Digital rehab exposes Biblical roots of ancient Israeli scroll

Virtual unwrapping reveals Hebrew text inside fragile artifact

virtual image of unwrapped scroll

SCROLL PATROL  A digital analysis enabled scientists to virtually unwrap a fragile, more than 1,700-year-old scroll and determine that it contains the oldest known Biblical text, other than the Dead Sea Scrolls. The charred scroll itself is at right.

W.B. Seales et al/Science Advances 2016 (CC BY-NC)

Researchers have digitally unwrapped and read an ancient Hebrew scroll that’s so charred it can’t be touched without falling apart. It turns out the document contains the oldest known Biblical text outside of the roughly 2,000-year-old Dead Sea Scrolls, the investigators say.

Archaeologists discovered the scroll’s remnants in a synagogue’s holy ark during a 1970 excavation in Israel of En-Gedi, a Jewish community destroyed by fire around 600.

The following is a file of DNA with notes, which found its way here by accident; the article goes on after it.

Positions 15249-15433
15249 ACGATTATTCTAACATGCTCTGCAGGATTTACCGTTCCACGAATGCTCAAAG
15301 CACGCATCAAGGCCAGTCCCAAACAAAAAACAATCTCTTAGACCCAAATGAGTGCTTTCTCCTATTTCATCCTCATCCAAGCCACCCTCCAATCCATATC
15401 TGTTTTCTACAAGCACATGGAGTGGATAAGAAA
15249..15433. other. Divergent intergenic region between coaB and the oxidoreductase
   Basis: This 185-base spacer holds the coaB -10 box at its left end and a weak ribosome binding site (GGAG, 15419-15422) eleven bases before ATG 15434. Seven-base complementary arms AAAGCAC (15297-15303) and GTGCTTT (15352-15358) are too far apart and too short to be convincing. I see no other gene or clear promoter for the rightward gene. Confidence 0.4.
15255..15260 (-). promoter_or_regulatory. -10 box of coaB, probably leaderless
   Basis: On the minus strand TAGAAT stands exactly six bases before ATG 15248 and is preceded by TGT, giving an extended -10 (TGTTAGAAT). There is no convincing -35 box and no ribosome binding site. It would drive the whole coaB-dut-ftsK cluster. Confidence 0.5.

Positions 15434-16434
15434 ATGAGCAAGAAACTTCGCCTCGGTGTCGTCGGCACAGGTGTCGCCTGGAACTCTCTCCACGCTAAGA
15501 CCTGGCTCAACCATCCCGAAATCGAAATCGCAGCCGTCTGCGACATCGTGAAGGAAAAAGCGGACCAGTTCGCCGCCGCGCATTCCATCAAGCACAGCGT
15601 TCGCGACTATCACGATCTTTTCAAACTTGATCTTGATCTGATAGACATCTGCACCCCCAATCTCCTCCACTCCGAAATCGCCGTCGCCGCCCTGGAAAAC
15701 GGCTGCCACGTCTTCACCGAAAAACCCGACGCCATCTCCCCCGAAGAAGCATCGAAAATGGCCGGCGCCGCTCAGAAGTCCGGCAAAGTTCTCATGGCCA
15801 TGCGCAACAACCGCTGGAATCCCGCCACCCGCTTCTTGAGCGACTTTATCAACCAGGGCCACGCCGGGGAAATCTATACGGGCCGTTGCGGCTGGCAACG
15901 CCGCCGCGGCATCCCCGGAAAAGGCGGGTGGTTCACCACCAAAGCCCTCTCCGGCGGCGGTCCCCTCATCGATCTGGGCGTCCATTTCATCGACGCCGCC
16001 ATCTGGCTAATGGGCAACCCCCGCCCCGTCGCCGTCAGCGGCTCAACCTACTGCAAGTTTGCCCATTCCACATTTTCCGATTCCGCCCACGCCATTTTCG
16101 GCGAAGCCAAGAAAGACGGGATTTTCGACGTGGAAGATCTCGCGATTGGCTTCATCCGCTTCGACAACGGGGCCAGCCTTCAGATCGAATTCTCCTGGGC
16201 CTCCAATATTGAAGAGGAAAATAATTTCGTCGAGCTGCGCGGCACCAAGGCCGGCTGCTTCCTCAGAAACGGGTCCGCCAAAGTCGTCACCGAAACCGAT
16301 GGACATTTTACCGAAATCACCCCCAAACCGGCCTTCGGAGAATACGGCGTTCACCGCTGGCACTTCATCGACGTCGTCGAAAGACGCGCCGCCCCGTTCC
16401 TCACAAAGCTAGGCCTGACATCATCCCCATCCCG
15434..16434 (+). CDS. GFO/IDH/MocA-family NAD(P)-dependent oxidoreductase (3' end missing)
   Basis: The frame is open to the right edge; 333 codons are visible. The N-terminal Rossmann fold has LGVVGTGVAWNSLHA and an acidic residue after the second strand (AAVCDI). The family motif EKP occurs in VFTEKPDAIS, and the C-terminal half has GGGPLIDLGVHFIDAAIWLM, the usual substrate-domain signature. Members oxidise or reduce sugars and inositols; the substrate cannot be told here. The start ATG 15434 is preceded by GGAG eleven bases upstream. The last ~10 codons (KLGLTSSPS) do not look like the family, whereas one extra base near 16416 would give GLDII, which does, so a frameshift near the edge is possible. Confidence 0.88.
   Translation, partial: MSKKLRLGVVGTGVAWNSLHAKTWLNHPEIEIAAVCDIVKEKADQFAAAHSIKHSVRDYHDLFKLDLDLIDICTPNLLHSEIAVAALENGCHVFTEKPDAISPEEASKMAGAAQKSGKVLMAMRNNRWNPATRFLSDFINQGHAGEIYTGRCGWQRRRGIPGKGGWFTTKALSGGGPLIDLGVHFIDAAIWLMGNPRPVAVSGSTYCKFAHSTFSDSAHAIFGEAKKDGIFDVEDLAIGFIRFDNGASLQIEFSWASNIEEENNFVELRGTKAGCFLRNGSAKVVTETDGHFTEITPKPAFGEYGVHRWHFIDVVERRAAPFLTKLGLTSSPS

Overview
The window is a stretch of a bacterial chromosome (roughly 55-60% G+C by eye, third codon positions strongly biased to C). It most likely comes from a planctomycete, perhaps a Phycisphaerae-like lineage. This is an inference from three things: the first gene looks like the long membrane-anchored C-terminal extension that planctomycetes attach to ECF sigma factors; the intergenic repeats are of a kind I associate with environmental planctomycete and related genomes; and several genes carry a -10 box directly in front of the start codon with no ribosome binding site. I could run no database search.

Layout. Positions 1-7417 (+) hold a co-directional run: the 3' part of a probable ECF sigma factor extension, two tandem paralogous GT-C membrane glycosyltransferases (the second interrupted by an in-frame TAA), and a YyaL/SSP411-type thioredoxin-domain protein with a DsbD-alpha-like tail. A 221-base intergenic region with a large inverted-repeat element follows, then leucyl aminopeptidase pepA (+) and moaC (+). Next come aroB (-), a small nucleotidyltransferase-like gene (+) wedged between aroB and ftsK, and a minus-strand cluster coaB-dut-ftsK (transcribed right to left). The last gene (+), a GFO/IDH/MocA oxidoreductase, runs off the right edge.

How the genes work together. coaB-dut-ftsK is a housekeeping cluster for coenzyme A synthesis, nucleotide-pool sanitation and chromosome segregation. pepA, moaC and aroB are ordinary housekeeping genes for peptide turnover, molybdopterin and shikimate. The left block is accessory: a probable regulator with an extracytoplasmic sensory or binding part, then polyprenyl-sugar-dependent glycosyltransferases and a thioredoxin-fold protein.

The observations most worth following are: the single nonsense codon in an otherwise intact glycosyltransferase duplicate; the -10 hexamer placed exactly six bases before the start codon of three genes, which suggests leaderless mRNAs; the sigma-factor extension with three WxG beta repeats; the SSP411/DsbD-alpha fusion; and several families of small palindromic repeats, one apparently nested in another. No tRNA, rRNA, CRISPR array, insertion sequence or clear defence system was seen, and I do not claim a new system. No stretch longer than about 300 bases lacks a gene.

In  a series of digital steps, slices from a 3-D scan of the En-Gedi scroll were analyzed to bring letters and words into relief on a pieced-together, virtual page. Those images revealed passages from the book of Leviticus written in ink on the scroll’s disintegrating sheets. Radiocarbon results date the scroll to approximately 300, making it the earliest copy of an Old Testament book ever found in a holy ark, scientists report September 21 in Science Advances.

This computerized recovery and conservation process can now be used to retrieve other ancient documents “from the brink of oblivion,” the researchers say.

Researchers describe the digital steps it took to unwrap a charred, roughly 1,700-year-old scroll and read its ancient Biblical text. Seth Parker/Univ. of Kentucky

Bruce Bower

Bruce Bower has written about the behavioral sciences for Science News since 1984. He writes about psychology, anthropology, archaeology and mental health issues.

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